A serial killer accused of sexually assaulting, killing and dismembering multiple men has had his seven-year reign of terror in Canada come to end after pleading guilty to eight counts of first-degree murder.
Bruce McArthur, a landscaper from Toronto who also worked as Santa Claus in a shopping centre during Christmas, had his sickening crimes revealed after he was arrested last January.
The 67-year-old was initially charged with the murder of two men but a police investigation linked him to the deaths of six others, spanning from 2010 to 2017.
McArthur pleaded guilty to killing Selim Esen, Andrew Kinsman, Majeed Kayhan, Dean Lisowick, Soroush Mahmudi, Skandaraj Navaratnam, Abdulbasir Faizi and Kirushna Kanagaratnam.
The majority of his victims had links to Toronto’s Gay Village neighbourhood.
It is believed six of the eight killings were sexual in nature with some of the bodies showing signs of binding or confinement.
After McArthur killed his victims it is believed he “staged” their dead bodies, which involved posing the body in a certain position and photographing them.
He then mutilated their bodies by chopping them up and hiding their remains in large pot plants at a property where he did landscaping work.
Seven of the men were found scattered in planters around the property, with the remains of the eighth victim discovered in a ravine behind the same property.
McArthur was previously married with a wife and two children and didn’t acknowledge his sexual orientation until he was in his 40s.
In 1997 he left his family and moved to Toronto where he quickly became well known in the gay community there.
One member of the community, Paul Ciantar, told CNN a lot of his friends knew McArthur well and that his Santa-like appearance made him seem totally innocuous.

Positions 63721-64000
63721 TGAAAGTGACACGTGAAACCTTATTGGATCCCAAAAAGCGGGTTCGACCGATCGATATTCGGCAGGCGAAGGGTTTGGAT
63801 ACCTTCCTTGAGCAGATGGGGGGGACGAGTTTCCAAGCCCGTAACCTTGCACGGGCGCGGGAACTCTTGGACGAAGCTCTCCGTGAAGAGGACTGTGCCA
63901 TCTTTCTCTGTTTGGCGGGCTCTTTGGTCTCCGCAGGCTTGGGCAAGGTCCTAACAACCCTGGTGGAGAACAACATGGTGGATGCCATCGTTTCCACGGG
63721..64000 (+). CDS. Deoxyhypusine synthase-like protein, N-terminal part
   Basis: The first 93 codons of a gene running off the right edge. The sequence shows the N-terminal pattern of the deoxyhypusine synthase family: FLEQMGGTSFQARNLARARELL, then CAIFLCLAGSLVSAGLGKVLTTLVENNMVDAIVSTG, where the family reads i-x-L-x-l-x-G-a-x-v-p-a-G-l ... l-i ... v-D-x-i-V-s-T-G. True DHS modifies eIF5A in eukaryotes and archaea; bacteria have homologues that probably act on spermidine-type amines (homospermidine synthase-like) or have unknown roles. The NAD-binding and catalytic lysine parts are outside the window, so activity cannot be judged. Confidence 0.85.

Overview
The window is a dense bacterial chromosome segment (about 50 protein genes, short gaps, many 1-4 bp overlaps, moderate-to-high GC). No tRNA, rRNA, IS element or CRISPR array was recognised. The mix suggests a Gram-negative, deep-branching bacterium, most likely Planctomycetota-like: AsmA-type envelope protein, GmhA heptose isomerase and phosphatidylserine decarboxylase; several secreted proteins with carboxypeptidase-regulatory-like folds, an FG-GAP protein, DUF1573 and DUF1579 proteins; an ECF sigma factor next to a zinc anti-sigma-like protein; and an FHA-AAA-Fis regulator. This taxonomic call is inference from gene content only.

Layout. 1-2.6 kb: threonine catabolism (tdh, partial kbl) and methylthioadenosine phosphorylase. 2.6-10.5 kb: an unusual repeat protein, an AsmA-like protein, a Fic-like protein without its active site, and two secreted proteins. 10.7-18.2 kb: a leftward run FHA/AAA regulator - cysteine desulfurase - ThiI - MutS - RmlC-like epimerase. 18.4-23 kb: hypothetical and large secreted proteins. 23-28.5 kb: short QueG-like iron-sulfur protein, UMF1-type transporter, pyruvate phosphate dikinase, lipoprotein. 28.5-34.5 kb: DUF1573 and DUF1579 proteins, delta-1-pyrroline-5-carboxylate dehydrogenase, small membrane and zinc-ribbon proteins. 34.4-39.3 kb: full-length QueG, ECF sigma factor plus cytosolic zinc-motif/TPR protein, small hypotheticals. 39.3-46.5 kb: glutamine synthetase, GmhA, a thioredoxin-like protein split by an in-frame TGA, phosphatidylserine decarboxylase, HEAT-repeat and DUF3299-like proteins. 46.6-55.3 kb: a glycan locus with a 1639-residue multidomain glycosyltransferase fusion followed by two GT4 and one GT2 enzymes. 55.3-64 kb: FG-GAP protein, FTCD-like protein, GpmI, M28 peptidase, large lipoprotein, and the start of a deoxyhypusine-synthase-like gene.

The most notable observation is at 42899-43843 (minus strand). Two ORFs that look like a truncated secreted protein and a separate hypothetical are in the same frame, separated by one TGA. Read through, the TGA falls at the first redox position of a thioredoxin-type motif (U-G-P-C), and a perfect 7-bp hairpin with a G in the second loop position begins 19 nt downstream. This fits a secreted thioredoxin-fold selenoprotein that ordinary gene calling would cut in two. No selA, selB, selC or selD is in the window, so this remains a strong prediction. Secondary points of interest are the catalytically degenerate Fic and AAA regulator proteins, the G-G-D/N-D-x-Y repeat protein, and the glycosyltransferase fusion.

“They all said that they never would have suspected him,” Mr Ciantar said.
“He looks like Santa Claus. He looks harmless. That probably really helped him.”
It is believed the landscaper had relationships with all of his victims, some of which were sexual.
He periodically hired workers for his landscaping business
Police set up two special task forces to look into the disappearances of men in the Gay Village area of Toronto after some went missing.
The alleged victims fit a pattern. Most were of Middle Eastern or South Asian descent and lived on the margins of Canadian society, their disappearances attracting little attention.
One victim hid the fact that he was gay from his Muslim family. Another was a recent immigrant with a drug problem. Another alleged victim was homeless, smoked crack cocaine and worked as a prostitute.
But then Andrew Kinsman vanished. The 49-year-old LGBTQ activist and former bartender in Toronto had many friends. When he suddenly went missing the day after Toronto’s gay pride parade, his friends noticed quickly, and so did the police.
Police set up a second special task force to look into the disappearances of men in the Gay Village shortly after Mr Kinsman went missing.
He was last seen on a surveillance video getting into McArthur’s van on June 26, 2017, and his DNA was later found inside, as was the ligature with which he was apparently strangled.
Members of the LGBTQ community long voiced concerns about a potential serial killer and pushing for answers in light of the disappearances.
Toronto Mayor John Tory called McArthur a “monster” who preyed on the city.
Forensics spent months poring over McArthur’s apartment and officers searched more than 100 properties where he worked to see if he might have buried body parts there. Police didn’t find body parts at other properties he worked at.
McArthur’s sentencing hearing is scheduled for Monday at 10am local time.